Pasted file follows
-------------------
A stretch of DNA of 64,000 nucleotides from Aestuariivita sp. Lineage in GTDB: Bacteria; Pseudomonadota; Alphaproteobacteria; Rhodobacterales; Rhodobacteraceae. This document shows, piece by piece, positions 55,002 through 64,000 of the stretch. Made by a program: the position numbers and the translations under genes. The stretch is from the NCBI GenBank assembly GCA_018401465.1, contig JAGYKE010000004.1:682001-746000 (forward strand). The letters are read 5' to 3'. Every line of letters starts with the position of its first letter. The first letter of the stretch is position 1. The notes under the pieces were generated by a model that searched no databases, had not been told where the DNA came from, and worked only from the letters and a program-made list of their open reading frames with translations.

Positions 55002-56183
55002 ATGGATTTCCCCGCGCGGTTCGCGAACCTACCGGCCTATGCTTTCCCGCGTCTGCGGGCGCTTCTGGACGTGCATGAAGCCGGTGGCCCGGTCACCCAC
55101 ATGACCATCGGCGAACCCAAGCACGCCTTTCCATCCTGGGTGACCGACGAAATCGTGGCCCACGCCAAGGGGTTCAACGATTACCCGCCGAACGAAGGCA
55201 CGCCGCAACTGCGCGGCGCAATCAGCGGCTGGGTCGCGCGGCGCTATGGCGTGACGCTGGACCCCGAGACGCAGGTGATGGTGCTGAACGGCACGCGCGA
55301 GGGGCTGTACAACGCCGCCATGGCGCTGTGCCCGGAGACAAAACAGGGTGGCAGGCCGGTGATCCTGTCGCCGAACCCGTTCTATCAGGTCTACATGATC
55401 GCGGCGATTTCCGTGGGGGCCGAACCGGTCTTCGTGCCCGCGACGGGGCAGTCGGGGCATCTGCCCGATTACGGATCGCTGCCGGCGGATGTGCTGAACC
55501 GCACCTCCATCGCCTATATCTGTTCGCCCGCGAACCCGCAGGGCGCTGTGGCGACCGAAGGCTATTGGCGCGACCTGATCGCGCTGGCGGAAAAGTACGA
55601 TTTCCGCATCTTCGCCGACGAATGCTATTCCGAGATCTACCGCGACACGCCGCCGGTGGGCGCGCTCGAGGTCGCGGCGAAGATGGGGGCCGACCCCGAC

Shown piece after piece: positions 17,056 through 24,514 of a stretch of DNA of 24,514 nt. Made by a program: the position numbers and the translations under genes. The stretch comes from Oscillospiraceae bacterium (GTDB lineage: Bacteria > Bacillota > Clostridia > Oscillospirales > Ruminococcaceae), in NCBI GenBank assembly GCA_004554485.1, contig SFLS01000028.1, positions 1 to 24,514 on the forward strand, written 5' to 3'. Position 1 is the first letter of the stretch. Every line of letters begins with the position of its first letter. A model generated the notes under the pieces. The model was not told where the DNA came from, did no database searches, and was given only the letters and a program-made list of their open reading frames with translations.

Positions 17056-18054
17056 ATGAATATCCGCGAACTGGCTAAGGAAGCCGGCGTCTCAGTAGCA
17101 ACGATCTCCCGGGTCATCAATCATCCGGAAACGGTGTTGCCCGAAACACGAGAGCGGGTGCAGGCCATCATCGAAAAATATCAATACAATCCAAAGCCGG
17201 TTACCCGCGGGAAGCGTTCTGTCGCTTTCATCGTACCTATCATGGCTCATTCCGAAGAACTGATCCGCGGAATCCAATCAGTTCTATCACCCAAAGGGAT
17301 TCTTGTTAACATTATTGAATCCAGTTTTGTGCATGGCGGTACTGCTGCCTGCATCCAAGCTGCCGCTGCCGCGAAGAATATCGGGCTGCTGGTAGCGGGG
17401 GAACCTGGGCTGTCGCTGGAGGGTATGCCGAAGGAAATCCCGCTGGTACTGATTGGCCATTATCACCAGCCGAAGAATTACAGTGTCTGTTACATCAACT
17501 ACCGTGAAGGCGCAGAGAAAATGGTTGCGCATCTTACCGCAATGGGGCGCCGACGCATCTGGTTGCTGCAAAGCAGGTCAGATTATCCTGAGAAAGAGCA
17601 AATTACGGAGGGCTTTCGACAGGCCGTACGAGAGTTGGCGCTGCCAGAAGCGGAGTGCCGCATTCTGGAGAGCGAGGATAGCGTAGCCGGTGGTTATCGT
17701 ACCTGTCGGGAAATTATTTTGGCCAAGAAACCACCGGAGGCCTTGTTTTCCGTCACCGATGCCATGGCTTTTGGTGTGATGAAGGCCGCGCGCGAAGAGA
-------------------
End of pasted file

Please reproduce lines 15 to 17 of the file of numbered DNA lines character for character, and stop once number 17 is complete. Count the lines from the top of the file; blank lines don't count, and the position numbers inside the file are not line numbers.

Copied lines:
17301 TCTTGTTAACATTATTGAATCCAGTTTTGTGCATGGCGGTACTGCTGCCTGCATCCAAGCTGCCGCTGCCGCGAAGAATATCGGGCTGCTGGTAGCGGGG
17401 GAACCTGGGCTGTCGCTGGAGGGTATGCCGAAGGAAATCCCGCTGGTACTGATTGGCCATTATCACCAGCCGAAGAATTACAGTGTCTGTTACATCAACT
17501 ACCGTGAAGGCGCAGAGAAAATGGTTGCGCATCTTACCGCAATGGGGCGCCGACGCATCTGGTTGCTGCAAAGCAGGTCAGATTATCCTGAGAAAGAGCA